Why a Learning Lab?

Why a Learning Lab?

Dr. Robby Richardson: “In my role in the learning lab, I hope to gain a better understanding of the drivers of rural food insecurity in sub-Saharan Africa and their linkages to environmental degradation such as deforestation and biodiversity losses, so that interventions can be developed and targeted at shaping choices and behaviors that have the greatest potential for enhancing food security and environmental conservation. I contribute to interdisciplinary learning by playing a facilitative and integrative role, bringing together concepts and assumptions from various disciplines and seeking areas of shared understanding and common ground.[read more=”Read more” less=”Read less”]

The learning lab provides me with an opportunity to explore emerging challenges in the region, and to apply new tools that integrate knowledge and data in innovative ways, and this has expanded my understanding of the potential for sustainable agricultural intensification to enhance rural food security and natural resource conservation.”[/read]

Dr. Paul Roge: I am interested in the Learning Lab as a means to share findings and exchange ideas about my ongoing research in the Snapp Lab. These include bibliometric studies of the literature on perennial grains, as well as interviews with farmers in Mali and Malawi about the ways that perenniality forms a part of their farming systems.”

Chiwimbo Gwenambira: “The learning lab will be a platform that will help me to sharpen and develop the skills I have and need as a researcher. My main concern with scientific research in general is about feedback to the general public. I am hoping that by participating in the learning lab, I will learn to reproduce research findings into easy and understandable material meant for the general public. This could also be made possible by reviewing feedback from the main stakeholders who will view our content on the learning lab.”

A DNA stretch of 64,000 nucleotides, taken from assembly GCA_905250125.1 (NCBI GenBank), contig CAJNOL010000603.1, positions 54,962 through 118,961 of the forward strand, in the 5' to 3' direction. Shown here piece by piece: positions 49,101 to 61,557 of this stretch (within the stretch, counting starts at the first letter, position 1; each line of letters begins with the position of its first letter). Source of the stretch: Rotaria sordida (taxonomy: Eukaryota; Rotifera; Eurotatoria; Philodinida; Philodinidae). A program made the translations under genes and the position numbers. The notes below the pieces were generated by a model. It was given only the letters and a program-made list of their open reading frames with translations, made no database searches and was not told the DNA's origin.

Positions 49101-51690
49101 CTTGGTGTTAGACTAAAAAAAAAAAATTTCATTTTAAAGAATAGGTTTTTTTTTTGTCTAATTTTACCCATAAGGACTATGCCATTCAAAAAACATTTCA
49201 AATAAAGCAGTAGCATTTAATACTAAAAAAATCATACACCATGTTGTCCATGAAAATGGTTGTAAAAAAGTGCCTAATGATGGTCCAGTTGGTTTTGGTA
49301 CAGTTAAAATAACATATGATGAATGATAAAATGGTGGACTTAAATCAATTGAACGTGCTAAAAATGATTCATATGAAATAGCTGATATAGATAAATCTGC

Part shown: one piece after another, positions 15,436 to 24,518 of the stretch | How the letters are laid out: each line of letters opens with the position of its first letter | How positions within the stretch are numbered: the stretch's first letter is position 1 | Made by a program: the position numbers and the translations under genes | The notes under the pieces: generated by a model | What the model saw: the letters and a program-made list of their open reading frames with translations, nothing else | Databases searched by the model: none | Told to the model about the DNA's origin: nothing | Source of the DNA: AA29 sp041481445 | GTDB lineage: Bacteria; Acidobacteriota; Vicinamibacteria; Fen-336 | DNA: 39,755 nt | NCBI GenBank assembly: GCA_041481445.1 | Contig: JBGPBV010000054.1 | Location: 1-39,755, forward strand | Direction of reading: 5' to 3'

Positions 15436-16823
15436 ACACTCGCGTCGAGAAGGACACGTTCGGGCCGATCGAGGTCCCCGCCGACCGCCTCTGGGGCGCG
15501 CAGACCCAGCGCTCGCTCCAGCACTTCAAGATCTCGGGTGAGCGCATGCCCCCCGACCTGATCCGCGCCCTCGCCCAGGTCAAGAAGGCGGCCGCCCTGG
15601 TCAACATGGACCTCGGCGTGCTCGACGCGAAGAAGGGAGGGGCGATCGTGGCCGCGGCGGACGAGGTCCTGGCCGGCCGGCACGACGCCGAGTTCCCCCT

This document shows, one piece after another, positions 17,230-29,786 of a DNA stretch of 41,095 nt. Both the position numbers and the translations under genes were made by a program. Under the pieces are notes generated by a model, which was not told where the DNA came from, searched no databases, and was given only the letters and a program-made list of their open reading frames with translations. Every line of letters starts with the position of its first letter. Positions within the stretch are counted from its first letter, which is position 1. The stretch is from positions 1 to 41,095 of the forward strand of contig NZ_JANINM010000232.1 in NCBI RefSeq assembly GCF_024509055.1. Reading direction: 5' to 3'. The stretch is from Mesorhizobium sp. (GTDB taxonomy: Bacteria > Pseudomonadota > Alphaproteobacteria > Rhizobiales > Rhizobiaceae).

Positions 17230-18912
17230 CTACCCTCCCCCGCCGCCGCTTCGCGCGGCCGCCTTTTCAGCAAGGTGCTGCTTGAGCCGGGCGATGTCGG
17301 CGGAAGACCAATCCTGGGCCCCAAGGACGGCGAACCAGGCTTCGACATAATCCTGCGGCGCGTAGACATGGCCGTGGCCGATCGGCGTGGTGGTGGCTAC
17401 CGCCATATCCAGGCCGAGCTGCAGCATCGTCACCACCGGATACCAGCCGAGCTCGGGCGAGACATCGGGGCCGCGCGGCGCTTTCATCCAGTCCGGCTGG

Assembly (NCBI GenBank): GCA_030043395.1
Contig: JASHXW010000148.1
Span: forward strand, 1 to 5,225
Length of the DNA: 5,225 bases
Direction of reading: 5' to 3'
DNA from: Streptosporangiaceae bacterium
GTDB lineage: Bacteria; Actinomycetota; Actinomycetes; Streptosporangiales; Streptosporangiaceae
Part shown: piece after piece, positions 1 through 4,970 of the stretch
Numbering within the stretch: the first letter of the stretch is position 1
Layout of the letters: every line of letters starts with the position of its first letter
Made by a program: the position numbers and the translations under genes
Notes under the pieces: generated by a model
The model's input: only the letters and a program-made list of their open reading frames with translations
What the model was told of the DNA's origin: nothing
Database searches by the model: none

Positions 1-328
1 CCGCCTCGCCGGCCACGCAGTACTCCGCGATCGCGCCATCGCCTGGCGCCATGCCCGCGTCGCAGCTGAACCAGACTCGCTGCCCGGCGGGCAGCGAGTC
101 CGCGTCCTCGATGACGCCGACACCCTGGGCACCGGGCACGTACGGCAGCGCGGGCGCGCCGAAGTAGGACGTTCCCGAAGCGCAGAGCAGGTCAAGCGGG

Erin Anders:I am honored to be a part of the Global Change Learning Lab for several reasons, most importantly because I firmly believe that knowledge acquisition is a principal component necessary for the development of sound agricultural management practices. The Global Change Learning Lab provides a platform from which farmers, researchers, donors and students can explore the various aspects of agricultural research and management that the lab has been working on for over two decades in a transparent and comprehendible manner.[read more=”Read more” less=”Read less”]

This platform is a valuable tool for knowledge acquisition. Specifically, for the farmer, it demystifies the many outcomes of rigorous scientific research and provides the necessary information to understand why a particular research outcome may help to mitigate their specific challenges. This effectively supplies farmers with working knowledge of a breadth of available tools and allows them to make informed management decisions that fit their individual circumstance and systems.”[/read]

Princess Adjei-Frimpong: “The Learning Lab will create an environment where researchers can engage with partners to co-design, learn and share ideas. It will also be a platform to inform the scientific community and the general public about on-going experiments, what is being learned and who is behind them.”

Timothy Silberg:  “I’m excited to be participating in the Learning Lab for a number of reasons. I believe that the lab’s approach of bringing farmers and researchers together to design farming innovations is quintessential for successful extension. Participating in the lab has been an incredible experience for him as he’s seen these two parties educate each other and grow together.”